Take the 2-minute tour ×
Stack Overflow is a question and answer site for professional and enthusiast programmers. It's 100% free, no registration required.

I have read that Haskell parser combinators (in Parsec) can parse context sensitive grammars. Is this also true for Scala parser combinators? If so, is this what the "into" (aka ">>") function is for?

What are some strengths/weaknesses of Scala's implementation of parser combinators, vs Haskell's? Do they accept the same class of grammars? Is it easier to generate error messages or do other miscellaneous useful things with one or the other?

How does packrat parsing (introduced in Scala 2.8) fit into this picture?

Is there a webpage or some other resource that shows how different operators/functions/DSL-sugar from one language's implementation maps onto the other's?

share|improve this question

2 Answers 2

You have many questions!

Comparing parsec (which is only one of many Haskell parser combinator libraries) to the Scala implementation of parsec

No one has made comparisons here, as the Scala code is fairly new, but check the documentation:

Note that Haskell has many other parser combinator libraries, if you're interested in this approach, e.g.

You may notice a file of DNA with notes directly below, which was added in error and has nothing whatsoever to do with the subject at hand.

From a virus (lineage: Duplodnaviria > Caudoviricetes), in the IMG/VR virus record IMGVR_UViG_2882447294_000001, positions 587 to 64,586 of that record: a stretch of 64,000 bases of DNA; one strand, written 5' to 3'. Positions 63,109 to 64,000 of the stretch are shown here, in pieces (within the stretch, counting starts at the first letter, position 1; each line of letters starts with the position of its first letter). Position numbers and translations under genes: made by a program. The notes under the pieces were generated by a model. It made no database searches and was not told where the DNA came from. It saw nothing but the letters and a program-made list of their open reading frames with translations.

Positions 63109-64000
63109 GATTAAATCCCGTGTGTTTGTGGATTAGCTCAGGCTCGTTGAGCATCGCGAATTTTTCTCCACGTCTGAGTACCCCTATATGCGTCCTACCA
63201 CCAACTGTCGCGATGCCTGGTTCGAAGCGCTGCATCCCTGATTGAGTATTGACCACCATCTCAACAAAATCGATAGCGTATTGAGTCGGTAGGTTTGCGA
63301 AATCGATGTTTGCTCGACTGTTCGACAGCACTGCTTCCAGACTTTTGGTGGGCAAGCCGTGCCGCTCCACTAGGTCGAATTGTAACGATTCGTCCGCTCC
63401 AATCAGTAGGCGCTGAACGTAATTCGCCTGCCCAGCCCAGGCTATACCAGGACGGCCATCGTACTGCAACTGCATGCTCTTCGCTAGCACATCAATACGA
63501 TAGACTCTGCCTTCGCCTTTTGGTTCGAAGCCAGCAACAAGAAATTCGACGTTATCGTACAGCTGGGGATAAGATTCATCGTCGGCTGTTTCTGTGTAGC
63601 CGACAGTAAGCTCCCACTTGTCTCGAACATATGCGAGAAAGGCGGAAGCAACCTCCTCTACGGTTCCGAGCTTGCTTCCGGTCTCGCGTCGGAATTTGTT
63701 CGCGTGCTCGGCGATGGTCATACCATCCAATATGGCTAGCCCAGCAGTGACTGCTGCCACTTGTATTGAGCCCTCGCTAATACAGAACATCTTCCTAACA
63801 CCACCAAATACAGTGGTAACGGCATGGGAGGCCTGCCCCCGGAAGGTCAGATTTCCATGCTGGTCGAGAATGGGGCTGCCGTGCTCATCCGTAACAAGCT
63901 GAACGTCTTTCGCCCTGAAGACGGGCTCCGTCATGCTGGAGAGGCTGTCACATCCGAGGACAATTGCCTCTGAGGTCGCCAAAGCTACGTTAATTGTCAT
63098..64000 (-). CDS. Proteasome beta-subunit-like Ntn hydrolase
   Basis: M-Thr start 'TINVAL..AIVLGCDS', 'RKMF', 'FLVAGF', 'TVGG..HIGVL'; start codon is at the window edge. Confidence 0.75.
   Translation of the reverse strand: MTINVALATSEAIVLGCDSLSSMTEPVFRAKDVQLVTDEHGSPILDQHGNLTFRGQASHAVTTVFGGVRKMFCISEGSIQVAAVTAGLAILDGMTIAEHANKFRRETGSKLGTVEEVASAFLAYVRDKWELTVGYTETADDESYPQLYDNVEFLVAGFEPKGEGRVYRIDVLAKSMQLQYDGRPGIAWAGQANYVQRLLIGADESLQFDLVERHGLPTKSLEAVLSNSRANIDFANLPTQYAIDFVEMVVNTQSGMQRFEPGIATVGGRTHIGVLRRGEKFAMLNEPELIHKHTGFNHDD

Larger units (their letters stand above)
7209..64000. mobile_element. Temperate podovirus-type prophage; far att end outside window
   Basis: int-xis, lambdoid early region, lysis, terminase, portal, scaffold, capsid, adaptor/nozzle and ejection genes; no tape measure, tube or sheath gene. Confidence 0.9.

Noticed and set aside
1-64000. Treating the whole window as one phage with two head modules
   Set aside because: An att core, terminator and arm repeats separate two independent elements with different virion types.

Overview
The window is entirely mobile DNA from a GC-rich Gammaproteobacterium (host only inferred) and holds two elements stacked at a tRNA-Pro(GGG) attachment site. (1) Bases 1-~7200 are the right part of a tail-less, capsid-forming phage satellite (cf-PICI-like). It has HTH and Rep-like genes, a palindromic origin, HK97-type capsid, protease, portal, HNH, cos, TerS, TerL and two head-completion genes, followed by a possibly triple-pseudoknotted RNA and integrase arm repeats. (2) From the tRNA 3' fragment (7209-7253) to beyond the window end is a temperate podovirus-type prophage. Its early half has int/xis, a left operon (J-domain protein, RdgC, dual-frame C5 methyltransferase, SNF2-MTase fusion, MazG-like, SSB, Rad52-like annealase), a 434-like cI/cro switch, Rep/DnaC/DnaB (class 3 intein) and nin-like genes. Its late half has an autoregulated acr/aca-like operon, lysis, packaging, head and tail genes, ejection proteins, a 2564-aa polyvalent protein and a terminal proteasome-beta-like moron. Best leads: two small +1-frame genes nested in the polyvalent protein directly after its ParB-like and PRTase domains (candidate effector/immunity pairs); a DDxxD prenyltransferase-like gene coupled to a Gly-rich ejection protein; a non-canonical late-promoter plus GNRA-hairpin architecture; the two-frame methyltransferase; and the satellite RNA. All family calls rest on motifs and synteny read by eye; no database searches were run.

What are some strengths/weaknesses of Scala's implementation of parser combinators, vs Haskell's?

The Haskell code is more than a decade old, well understood, and there are many examples, lots of documentation and user cases. Scala's stuff is relatively new.

packrat parsing

packrat parsing is different entirely. The original packrat paper was developed in Haskell, but has since become more widespread.

Is there a webpage or some other resource that shows how different operators/functions/DSL-sugar from one language's implementation maps onto the other's?

No, but that would be cool. However, almost all(?) parser combinator libraries are based on the pioneering parsec implementation, so they share a lot with the original parsec.

share|improve this answer

There's also the following technical report:

Parser combinators in Scala

Parser combinators are well-known in functional programming languages such as Haskell. In this paper, we describe how they are implemented as a library in Scala, a functional object-oriented language. Thanks to Scala's flexible syntax, we are able to closely approximate the EBNF notation supported by dedicated parser generators. For the uninitiated, we first explain the concept of parser combinators by developing a minimal library from scratch. We then turn to a detailed description of the existing Scala library, including its support for denoting variable binding as part of the syntax. We provide several realistic examples to illustrate the utility of our library.

report.pdf (324K)

share|improve this answer
    
@Adriaan Moors: Is there a publication that addresses the Scala 2.8 combinator parser library additions? –  Randall Schulz Mar 16 '10 at 14:39
    
I don't think so, but I'll ask Tiark -- I haven't worked on the parsers since 2.7. –  Adriaan Moors Mar 17 '10 at 9:51

Your Answer

 
discard

By posting your answer, you agree to the privacy policy and terms of service.

Not the answer you're looking for? Browse other questions tagged or ask your own question.